Coulter:'C'mon it was a joke'

Coulter:'C'mon it was a joke'

Coulter:'C'mon it was a joke'

A mostly political Weblog.
March 4 2007 5:31 PM

Coulter: 'C'mon it was a joke'

The Nagourney-Coulter papers.

(Continued from Page 12)

Wednesday, February 14, 2007

Lyndon Johnson losing Cronkite is like Tim Russert losing ... Imus!  [Actually, isn't it more like Johnson losing Jack Valenti?--ed Or Lady Bird.] ... P.S.: Whatever you think of Russert, Seth Stevenson pithily puts the basic perjury case against Libby:

But even if Russert is forgetting, the jury still has this to contend with: Libby claimed he was "taken aback" when Russert mentioned that Joe Wilson's wife worked at the CIA. Libby said this information was "something he was telling me that I was first learning."

To believe that, you'd have to believe that 1) Libby forgot that Cheney had already told him about Plame (Libby says he did forget their conversation, and only remembered it when he saw it in his notes), and 2) that Ari Fleischer, Cathie Martin, and multiple other prosecution witnesses were all lying or misremembering when they described conversations with Libby (about Plame) that happened before the Russert phone call.

For the same reason that it's plausible that lots of reporters learned about Joe Wilson's wife's CIA job, and silly to expect that it would stay secret once Wilson started his dramatic public dissent, it's implausible that Libby would ever forget it. The reason: It was great gossip! ... 1:51 A.M.

More on Ditchdiggergate: A Krikorian emailer reports people in the room were shocked when Karl Rove said "I don't want my kid digging ditches"  at a conference in June, 2006:

The small business folks were to polite to boo, but you could hear the disappointment and snickers of dissatisfaction rumble through audience immediately after those remarks.


John Podhoretz asks if I--or, rather, those who object to Rove's remarks--would be willing "to receive poorer service at still-high prices" when "restaurants and hotels" actually have to pay enough to attract legal, non-"temporary" workers. The answer is yes. ... P.S.: I always thought the GOP, pro-market position was that the rising tide of the economy was going to lift all boats. I didn't realize it had to lift all the boats in Latin America before it started lifting the boats of unskilled Americans. ... 1:07 A.M.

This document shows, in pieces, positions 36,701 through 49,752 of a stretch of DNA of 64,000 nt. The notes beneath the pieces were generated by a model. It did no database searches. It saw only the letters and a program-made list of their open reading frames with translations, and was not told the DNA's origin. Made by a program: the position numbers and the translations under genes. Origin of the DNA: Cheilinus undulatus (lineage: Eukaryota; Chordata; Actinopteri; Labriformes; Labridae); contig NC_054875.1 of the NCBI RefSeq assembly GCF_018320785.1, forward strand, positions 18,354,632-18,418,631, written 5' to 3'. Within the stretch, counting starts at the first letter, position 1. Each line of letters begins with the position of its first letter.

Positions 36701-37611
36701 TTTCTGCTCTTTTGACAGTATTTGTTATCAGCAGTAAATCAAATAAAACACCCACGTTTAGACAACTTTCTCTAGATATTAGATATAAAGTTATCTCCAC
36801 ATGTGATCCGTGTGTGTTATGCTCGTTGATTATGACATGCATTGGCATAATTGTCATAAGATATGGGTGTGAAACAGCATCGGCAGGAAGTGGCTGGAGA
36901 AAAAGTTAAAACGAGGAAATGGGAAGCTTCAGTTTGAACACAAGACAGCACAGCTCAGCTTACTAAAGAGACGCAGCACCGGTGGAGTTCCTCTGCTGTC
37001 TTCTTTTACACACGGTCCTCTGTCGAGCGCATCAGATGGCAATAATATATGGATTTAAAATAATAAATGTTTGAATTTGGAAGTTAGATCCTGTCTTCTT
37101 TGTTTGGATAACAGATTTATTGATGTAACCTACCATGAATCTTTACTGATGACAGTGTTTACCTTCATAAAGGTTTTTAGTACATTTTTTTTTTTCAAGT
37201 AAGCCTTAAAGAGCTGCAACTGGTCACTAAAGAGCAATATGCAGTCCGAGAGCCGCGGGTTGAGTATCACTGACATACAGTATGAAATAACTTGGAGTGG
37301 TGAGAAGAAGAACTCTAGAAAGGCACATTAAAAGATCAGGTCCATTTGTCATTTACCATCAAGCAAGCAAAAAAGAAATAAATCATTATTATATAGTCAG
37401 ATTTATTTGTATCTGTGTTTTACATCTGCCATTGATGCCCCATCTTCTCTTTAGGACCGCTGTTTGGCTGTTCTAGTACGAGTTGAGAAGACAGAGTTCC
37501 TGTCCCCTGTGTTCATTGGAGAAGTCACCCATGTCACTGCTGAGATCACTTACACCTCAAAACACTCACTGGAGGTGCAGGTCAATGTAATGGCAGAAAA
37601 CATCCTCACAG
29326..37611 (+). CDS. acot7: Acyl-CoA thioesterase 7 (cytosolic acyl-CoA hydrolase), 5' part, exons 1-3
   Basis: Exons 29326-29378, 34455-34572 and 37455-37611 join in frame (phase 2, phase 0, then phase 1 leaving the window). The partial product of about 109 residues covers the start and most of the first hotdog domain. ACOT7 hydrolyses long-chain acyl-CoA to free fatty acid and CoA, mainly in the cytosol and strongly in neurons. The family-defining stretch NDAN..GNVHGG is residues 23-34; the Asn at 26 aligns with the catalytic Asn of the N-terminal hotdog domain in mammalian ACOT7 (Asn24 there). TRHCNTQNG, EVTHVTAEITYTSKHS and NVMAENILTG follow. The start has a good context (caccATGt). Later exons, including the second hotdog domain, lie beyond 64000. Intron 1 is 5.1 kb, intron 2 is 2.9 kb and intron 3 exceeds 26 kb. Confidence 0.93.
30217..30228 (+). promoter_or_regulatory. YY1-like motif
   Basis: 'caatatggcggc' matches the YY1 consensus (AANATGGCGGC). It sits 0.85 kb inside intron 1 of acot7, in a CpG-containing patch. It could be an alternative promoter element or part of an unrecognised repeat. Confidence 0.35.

How Obama May Have Saved Hillary: An obvious point about Hillary: She's in trouble now because of her pro-war vote, and her unimpressive attempts  to explain it without repudiating it. But the 2008 campaign has started so early that there's plenty of time for her to reverse field and recover. She should thank Barack Obama for forcing her to move up the start of her campaign.  If it were December or even October, things might be different and she'd be in real trouble. ...  12:40 A.M.

David Sirota has been denied a U.S. Capitol press pass because he's an "activist," reports Mary Ann Akers. That seems foolish--isn't an "activist" just a "citizen" exercising his or her rights? But then, it's become hard to think of a principled (and constitutional) basis on which "press" access to the limited real estate in the Capitol can be doled out. If everyone has a blog (as Sirota does) then everyone's at least a part-time journalist and everyone who passes the security check and can give a plausible reason for being there--Sirota's writing a book--should have access. If that would make the galleries too crowded, then maybe the House and Senate themselves should explicitly vote on who gets access instead of pawning the job off onto a committee of journalists. Congressmen are elected, journalists aren't.  And if Congressmen decide that at the margin that they want WaPo hanging around but not HuffPo--well, that's what their constituents voted for, indirectly. They should take the heat for it. ... That seems less unconstitutional than letting self-proclaimed private sector reporters exclude their citizen-competitors. ... Got a better idea? 12:11 A.M.

Tuesday, February 13, 2007

Edginess Begone: According to Autoblog, a "Bulgarian economist" has designed a futuristic Audi, and it's not only fresher and better looking than any Audi Audi itself is designing these days, it's better looking than everything everybody else is designing too. See if you agree. ... Caution: It has curves, not edges! ...  12:14 A.M.